Overall, the various oxides of manganese occur together when mined, alongside iron oxide and others and collectively form manganese umber. When used as pigment it, as mentioned, is responsible for brown colourations when fired in clay bricks. If the umber itself is subjected to a calcination process in advance, it is referred to as burnt umber and affords an even darker colouration to the final brick or roof or ceramic tile.
The specification of manganese umber as supplied by African Pegmatite is as follows.
|Dark brown powder
|Manganese content (by weight)
|43 - 47%
42% is available on request
|Other notable compounds present
|SiO2 4 - 6%; CaO 5 - 7%
|45 μm typical
|Bulk density (tapped)
|1.53 - 1.55 g cm-3
Firing stability for manganese umber is good, and normal brick and ceramic firing temperatures are comfortably tolerated up to 1,280 °C. If firing above 1,150 °C is available, this is preferential, as it means less manganese umber needs to be used to achieve the same colour profile.
Why We Use Manganese Oxide
At African Pegmatite, manganese oxide is a real colourant product of choice.
One of the major advantages to using manganese oxide as a pigment in a brick/ceramic colouring project is that it is supremely cost effective, with a little pigment going a long way, as little as 1 to 6% by weight manganese umber needs to be used. Whilst this naturally will vary depending on the identity of the clay itself and the firing temperature available (at a minimum of 850 °C), even small amounts of pigment can produce highly effective colourations on a mass scale.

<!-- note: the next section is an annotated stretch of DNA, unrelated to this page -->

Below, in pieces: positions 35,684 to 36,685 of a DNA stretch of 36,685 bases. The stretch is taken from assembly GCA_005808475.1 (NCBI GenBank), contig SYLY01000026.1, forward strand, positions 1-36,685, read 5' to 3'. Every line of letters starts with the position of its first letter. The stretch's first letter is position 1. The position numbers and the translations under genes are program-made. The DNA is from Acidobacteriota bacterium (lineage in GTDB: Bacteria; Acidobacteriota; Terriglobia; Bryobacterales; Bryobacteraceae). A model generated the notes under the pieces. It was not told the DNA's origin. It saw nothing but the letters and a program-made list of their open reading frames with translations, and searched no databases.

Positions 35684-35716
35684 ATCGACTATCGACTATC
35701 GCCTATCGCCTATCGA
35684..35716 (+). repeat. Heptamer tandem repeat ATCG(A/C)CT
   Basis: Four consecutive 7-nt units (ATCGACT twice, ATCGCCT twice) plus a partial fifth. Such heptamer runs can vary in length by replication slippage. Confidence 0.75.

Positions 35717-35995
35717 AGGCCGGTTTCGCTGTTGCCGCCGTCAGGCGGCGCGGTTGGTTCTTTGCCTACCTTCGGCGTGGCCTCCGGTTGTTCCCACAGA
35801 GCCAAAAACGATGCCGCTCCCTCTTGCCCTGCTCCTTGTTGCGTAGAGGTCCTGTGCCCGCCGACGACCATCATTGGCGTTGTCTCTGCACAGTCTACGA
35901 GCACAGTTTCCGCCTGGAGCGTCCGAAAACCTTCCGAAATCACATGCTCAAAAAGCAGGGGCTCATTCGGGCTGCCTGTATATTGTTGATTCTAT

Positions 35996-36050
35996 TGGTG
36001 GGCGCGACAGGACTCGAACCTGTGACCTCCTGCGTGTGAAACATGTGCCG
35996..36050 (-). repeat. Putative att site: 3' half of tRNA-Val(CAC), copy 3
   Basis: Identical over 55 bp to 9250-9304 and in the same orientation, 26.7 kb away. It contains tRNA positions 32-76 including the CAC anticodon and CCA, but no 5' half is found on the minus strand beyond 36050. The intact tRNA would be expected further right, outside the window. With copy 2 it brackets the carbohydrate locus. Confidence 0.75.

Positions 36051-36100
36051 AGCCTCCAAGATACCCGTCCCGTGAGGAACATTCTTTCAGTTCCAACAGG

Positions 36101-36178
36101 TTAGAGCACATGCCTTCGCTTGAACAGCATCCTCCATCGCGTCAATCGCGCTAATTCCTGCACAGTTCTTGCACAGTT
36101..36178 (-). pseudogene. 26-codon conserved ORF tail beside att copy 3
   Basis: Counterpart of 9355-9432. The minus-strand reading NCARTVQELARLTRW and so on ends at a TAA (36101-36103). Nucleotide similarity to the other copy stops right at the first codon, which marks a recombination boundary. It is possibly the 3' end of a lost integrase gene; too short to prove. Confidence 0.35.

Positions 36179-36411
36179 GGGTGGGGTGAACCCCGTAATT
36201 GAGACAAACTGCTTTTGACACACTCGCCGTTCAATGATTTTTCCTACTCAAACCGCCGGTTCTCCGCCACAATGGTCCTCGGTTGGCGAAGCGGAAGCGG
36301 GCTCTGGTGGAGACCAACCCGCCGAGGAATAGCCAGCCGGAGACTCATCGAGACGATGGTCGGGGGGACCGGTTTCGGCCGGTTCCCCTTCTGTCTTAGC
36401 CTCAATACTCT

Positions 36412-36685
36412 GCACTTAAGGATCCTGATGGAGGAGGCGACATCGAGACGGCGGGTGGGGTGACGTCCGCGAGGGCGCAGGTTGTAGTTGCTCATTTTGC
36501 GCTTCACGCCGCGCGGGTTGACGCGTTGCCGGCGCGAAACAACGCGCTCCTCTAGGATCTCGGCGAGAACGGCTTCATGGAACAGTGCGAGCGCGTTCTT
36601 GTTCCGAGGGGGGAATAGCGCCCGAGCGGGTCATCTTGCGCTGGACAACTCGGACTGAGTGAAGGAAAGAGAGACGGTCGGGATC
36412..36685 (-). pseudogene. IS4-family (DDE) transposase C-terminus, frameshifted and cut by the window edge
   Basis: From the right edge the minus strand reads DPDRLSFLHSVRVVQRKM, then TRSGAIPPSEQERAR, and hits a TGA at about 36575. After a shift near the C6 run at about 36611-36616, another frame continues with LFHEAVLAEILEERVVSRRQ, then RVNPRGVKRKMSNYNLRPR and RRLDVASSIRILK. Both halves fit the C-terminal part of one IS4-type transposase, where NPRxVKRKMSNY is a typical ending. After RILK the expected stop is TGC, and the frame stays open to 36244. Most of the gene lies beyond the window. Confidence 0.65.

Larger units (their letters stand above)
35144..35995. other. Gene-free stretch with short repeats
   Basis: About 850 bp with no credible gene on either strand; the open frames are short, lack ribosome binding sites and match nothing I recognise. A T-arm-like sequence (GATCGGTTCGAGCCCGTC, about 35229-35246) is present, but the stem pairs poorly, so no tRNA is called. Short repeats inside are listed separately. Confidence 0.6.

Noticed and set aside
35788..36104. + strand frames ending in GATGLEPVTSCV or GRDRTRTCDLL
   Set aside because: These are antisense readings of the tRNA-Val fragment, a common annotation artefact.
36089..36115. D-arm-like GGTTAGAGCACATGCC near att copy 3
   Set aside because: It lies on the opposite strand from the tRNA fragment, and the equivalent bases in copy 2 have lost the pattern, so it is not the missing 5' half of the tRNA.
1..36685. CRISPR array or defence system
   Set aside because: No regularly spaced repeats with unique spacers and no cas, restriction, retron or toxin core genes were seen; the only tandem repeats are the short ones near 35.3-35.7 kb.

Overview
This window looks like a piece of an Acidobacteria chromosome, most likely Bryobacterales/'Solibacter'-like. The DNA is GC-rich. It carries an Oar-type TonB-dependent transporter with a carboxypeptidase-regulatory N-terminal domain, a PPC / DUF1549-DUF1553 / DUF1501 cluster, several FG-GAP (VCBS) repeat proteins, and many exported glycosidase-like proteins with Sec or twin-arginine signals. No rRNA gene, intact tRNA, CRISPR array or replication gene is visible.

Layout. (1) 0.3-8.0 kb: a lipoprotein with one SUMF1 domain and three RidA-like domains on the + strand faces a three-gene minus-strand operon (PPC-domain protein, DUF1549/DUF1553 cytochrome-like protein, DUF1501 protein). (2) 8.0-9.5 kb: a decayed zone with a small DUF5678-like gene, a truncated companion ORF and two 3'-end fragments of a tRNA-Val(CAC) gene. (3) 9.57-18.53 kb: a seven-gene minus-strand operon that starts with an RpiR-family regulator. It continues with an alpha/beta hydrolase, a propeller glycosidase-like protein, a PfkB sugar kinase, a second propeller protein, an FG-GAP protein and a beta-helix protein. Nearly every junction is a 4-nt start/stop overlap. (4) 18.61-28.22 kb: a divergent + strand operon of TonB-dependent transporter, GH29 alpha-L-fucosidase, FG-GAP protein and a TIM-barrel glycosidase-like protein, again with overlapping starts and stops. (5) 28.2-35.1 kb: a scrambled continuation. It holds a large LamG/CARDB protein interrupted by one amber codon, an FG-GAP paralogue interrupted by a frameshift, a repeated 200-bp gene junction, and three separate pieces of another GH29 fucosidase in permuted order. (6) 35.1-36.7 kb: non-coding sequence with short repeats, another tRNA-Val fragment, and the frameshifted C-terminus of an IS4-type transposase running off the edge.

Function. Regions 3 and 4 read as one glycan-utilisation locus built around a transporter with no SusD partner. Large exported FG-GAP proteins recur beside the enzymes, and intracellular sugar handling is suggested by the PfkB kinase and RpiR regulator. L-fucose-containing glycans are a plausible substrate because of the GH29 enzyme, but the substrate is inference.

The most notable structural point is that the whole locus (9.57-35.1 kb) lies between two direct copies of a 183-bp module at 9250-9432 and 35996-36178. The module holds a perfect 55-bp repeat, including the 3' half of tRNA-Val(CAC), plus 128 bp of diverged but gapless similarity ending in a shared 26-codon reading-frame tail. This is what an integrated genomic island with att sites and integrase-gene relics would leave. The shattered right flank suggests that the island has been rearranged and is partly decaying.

Advancements And Other Products
African Pegmatite constantly invests in resources to find new and improved ways to provide the finest pigments possible, helping to enable a designer’s vision whilst maintaining the quality, strength and durability demanded by the engineer or builder. As part of this ongoing process, African Pegmatite has developed a black brick pigment, a grey firing oxide, as well as a newly trademarked ‘true-red’ brick manganese. Not to be confused with the standard orange or terracotta, but a lustrous, rich red that bears no comparison.
Developed in-house, K37 is a manganese oxide-based pigment for ceramics, bricks and related compounds to produce a variety of black colourations. A combination of oxides of iron and manganese, K37 can be added in a similar way as manganese umber to brick and/or ceramic manufacture, affording a consistent colour profile throughout.
When it comes to establishing ceramic pigmentation requirements, expert consultation with a trusted supplier such as African Pegmatite is recommended, partly because the pigmentation capability depends on the firing temperature stability of your clay at specific temperatures - rarely are two source clays the same. African Pegmatite’s fifty years of experience and deep knowledge can help customers in choosing the right pigment for the right clay to get the desired outcome. African Pegmatite gladly accepts sample clays sent by customers on which a full analysis will be performed and detailed recommendations provided on pigment, clay treatment, colour outcome, firing temperature and more.